Crypto’s emergence as a geopolitical force
Examining crypto’s usage in Ukraine, sanctions, and the Biden Executive Order
There’s a gravitational shift taking place within our industry. Since Russia’s shocking invasion of Ukraine, crypto has been:
used to crowdfund tens of millions for the Ukrainian defense
incorrectly speculated as a viable avenue for the Russian government to evade sanctions
the focus of a historic Executive Order put forward by the Biden administration
At this point, one thing is clear: this technology is a major emerging force in the geopolitical landscape. In this edition of Around The Block, we examine crypto in a geopolitical context, along with the difficult questions the world is asking.
An email address for money
In the aftermath of Russia’s attack on Ukraine, crypto’s power for coordinating economic activity was put on full display once the official Ukrainian twitter account tweeted out a plea for aid, accompanied with two long strings of letters and digits.
These long strings of characters were the Bitcoin and Ethereum addresses of the Ukrainian government, and the tweet represents the first time a nation state has ever sought aid directly in crypto. At a time when the Ukrainian government and banking sites were being flooded with DDoS (denial of service) attacks, and crowdfunding platforms were deplatforming organizations raising aid for Ukraine, the utility of permissionless, borderless networks for sending money was vividly illustrated.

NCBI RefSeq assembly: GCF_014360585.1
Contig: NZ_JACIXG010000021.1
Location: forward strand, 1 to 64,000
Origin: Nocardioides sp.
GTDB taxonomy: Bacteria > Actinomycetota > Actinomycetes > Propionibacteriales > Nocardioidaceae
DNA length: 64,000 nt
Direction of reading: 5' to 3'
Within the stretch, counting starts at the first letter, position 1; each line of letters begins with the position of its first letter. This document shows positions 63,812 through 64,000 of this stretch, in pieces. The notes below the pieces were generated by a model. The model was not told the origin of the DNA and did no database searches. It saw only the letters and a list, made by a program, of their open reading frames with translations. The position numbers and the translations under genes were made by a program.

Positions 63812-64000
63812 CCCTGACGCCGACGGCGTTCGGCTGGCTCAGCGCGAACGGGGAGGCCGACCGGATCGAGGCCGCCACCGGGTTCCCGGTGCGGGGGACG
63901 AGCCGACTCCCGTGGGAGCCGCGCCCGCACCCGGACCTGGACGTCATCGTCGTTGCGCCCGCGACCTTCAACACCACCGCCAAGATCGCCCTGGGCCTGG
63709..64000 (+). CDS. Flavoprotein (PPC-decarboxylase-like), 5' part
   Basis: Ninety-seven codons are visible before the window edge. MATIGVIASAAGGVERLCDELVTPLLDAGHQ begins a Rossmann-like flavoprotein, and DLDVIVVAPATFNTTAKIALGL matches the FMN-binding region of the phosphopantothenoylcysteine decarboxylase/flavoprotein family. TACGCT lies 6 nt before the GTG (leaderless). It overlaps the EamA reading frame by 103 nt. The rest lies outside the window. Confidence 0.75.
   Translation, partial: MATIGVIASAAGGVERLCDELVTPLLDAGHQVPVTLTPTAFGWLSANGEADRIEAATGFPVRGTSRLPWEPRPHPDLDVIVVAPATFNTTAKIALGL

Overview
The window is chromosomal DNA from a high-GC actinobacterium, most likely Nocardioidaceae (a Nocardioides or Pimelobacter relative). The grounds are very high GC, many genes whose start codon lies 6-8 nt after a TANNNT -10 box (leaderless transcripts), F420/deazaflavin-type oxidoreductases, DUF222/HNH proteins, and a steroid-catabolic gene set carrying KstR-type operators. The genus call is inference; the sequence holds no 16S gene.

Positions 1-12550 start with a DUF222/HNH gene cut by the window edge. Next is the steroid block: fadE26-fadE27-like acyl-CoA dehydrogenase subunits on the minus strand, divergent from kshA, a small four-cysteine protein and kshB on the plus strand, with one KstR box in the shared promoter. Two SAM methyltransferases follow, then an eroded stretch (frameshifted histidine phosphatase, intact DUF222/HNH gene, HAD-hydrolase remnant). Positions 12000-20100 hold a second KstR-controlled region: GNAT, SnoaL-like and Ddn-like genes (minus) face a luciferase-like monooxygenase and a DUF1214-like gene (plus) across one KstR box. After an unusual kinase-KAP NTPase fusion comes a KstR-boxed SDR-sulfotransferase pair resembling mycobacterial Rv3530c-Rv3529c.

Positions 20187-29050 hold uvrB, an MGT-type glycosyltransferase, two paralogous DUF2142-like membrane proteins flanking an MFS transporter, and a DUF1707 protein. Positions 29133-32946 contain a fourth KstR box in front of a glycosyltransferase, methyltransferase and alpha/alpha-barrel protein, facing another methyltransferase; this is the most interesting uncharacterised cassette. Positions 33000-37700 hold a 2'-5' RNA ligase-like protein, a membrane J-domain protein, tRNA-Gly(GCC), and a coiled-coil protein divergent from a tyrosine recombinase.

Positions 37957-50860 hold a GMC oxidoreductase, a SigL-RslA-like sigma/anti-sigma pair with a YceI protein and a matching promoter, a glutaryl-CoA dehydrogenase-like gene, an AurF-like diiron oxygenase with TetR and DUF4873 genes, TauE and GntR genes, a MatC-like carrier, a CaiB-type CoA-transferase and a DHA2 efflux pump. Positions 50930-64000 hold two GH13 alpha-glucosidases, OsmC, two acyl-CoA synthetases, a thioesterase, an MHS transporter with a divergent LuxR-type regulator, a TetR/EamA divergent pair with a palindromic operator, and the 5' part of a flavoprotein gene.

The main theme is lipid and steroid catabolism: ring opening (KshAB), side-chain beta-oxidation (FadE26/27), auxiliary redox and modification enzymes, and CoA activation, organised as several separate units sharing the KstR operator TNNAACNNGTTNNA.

At this time of writing, the Ukrainian government has collected over $50M in Bitcoin, ETH, ERC-20 stablecoins, and in other assets like DOT, DAI, and even Dogecoin.
The Ukrainian government has said that it has been using the funds to buy military supplies including bullet-proof vests, drones, gasoline, and night vision goggles. What’s more interesting is that 40% of suppliers have accepted payment in crypto.